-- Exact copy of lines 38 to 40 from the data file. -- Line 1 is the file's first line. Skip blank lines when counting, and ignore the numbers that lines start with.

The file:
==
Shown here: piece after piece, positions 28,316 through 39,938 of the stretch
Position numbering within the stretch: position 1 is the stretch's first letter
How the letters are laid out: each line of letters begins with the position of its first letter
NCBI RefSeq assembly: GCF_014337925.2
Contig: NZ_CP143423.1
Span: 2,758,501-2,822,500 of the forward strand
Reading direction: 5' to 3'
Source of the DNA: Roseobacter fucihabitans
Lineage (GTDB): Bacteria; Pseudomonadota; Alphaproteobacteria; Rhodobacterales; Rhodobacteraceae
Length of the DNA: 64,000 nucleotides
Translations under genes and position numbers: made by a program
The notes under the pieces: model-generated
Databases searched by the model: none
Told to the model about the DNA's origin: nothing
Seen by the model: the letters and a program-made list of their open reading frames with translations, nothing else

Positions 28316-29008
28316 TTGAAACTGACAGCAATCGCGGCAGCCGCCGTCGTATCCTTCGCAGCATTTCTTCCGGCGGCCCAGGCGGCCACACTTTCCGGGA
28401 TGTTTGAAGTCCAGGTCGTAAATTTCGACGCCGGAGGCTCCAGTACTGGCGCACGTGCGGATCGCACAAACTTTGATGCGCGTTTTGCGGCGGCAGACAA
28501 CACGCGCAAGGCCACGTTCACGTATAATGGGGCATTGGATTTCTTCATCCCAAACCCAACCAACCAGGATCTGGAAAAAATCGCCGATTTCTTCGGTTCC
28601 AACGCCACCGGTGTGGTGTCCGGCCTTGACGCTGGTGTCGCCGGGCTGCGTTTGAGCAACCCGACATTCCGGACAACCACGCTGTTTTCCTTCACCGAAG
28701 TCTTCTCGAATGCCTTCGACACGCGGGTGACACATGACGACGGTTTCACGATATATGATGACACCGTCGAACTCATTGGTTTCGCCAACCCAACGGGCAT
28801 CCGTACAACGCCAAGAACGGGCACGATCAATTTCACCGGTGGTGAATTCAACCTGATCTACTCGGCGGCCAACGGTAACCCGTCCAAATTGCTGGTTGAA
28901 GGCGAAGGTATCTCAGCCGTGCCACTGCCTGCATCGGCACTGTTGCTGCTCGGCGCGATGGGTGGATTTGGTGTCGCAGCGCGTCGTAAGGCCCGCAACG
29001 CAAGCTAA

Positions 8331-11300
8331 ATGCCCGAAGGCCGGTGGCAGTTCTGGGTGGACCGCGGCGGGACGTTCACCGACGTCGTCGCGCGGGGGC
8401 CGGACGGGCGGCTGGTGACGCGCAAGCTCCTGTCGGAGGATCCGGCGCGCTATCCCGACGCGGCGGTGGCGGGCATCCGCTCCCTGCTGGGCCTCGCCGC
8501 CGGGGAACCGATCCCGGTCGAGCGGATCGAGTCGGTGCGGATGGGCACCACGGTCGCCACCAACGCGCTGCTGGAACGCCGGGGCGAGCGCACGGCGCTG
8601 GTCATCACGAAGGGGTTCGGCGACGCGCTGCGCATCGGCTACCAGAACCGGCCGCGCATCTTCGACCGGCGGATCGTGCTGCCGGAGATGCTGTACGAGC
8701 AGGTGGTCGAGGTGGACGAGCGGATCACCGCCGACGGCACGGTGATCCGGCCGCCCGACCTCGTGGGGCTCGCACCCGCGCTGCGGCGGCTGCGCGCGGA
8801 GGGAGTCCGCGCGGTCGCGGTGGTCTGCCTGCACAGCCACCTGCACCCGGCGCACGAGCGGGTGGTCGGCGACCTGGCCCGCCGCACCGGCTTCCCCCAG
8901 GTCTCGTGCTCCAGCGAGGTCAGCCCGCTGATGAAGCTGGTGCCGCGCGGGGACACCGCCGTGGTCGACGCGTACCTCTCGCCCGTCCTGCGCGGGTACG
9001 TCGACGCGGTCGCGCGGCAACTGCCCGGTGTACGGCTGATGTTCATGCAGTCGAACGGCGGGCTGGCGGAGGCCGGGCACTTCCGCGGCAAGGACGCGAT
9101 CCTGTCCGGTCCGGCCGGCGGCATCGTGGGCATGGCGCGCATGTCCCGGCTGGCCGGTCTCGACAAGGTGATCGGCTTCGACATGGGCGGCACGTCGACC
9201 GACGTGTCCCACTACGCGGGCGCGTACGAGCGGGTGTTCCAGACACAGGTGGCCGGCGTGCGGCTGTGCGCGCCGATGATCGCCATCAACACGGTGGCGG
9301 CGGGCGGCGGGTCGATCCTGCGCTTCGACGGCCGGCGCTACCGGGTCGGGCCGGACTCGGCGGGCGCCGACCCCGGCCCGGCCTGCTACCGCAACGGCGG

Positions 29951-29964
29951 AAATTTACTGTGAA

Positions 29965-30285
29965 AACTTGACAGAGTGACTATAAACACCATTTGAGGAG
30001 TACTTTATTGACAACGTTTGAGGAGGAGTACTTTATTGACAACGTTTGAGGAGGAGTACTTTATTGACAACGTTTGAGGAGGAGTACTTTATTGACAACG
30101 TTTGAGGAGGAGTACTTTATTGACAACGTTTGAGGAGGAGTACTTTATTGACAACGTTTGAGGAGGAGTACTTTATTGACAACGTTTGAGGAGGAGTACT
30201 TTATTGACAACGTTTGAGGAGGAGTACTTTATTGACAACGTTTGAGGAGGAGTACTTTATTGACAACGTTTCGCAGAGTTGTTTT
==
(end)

29951 AAATTTACTGTGAA

Positions 29965-30285
29965 AACTTGACAGAGTGACTATAAACACCATTTGAGGAG